The more fear and anxiety, the greater the problems. The longer children are away from a violent father, the greater the improvement in adjustment.

The value of contact and its quality is rarely examined. 16% of refuges in England and Wales say they know of local cases since April 2001 where a contact visit with a violent parent has resulted in a child being significantly harmed.

Since 1999 at least 19 children have been killed during contact visits in England and Wales.

Myth: Children are not being placed at risk by court ordered contact

FACT: A recent report stated that there are ‘serious concerns that contact is being inappropriately ordered in cases where there are established risks’.

Since the introduction of court guidance on contact and domestic violence in April 2001, across England and Wales – at least 18 children have been ordered to have contact with fathers who had committed offences against children (schedule 1 offenders); 64 children have been ordered to have contact with fathers whose behaviour previously caused children to be placed on the Child Protection Register.

21 of these children were ordered to have unsupervised contact with the violent father. 101 children have been ordered to live with a violent father, often because he was living in secure accommodation in the former family home.

Myth: Law and court practice adequately listen to children's concerns about contact

FACT: 16% of refugees in England and Wales believe that appropriate measures are never taken to ensure the safety of the child and the resident parent and 13% say children are never listened to. 76% of children ordered by the courts to have contact with a violent parent were abused during contact.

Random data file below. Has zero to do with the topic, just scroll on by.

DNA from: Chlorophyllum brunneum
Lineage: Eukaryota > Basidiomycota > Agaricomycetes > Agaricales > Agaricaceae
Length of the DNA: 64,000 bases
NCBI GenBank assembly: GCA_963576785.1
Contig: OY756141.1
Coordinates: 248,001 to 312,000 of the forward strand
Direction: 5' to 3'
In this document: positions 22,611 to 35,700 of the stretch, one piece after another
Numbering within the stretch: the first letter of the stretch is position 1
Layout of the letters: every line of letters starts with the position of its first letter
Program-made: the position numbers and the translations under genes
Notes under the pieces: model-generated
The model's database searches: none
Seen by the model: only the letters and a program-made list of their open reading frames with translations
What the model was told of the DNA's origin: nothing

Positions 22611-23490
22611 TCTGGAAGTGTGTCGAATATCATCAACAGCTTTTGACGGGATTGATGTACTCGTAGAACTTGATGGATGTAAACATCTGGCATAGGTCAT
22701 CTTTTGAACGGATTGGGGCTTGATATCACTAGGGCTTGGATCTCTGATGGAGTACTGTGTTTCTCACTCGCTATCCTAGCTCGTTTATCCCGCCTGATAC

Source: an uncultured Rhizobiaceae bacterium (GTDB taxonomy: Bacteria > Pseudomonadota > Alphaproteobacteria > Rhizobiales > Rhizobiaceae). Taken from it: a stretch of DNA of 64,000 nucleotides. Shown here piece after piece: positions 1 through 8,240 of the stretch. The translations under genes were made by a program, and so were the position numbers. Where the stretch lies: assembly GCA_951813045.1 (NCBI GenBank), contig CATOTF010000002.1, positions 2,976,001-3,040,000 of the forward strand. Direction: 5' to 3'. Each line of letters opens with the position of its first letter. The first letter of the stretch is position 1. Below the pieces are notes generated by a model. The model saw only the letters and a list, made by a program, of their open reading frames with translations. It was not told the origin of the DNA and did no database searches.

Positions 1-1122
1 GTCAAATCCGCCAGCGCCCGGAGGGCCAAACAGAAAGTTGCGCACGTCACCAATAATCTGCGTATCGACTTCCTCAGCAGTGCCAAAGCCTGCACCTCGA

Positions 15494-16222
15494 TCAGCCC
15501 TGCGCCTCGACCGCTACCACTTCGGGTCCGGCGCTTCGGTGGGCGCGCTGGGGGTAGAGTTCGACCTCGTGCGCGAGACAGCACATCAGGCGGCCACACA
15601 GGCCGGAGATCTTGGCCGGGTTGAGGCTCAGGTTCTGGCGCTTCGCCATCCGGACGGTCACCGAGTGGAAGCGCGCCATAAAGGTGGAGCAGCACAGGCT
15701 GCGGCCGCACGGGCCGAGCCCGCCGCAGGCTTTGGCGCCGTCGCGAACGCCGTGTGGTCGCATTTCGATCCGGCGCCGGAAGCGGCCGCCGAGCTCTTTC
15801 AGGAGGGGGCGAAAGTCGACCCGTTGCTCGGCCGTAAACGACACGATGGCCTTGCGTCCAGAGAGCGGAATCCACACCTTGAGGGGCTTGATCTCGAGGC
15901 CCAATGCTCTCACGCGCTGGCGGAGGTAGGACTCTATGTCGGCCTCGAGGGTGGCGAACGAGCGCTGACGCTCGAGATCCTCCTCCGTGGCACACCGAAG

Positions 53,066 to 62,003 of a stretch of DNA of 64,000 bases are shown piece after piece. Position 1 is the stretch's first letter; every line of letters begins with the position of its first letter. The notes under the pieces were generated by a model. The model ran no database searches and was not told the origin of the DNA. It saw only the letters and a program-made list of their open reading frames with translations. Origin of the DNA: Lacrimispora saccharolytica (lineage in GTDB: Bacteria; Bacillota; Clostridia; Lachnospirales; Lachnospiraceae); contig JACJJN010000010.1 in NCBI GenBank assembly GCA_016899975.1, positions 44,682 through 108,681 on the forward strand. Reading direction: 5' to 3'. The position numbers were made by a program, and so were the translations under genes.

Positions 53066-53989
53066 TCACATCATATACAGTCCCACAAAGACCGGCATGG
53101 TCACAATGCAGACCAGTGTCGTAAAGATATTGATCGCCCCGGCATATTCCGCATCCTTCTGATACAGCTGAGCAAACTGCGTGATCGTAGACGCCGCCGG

Domestic violence perpetrators often use child contact laws to track and stalk their victims after they leave a violent situation – this is when women and children are at most risk of homicide.

Myth: More mothers kill children than fathers

FACT: Between 1995 and 1999 in England and Wales, 90 per cent of the known or suspected killers of children aged 10-16 were male, dropping to 62 per cent for children aged below five years, and 56 per cent for infants of less than one year.

Infanticides (killings of infants under 1 year by a natural parent) are committed in roughly equal proportions by mothers (47%) and fathers (53%) – where the child is killed by someone other than a parent, males strongly predominate.

General patterns of domestic violence are much more characteristic of male filicide perpetrators than of female: men who kill their children are more likely to have been violent to the child, and to their partner, before the filicide.

Women are more likely to have been diagnosed as suffering from some form of psychiatric disorder.

Myth: Disabled women are unfit mothers

FACT: De-sexualised perceptions of disabled women impact on domestic violence; cultural depictions of disabled women as unfit mothers equip violent partners with increased and often realistic threats of gaining residence of children.

Recent research has shown that such threats deter women from disclosing and/or leaving a violent partner primarily due to fear of losing contact with children.

All abused women in this research were threatened with losing residence of children, and all except one mother did lose residence after leaving the violent partner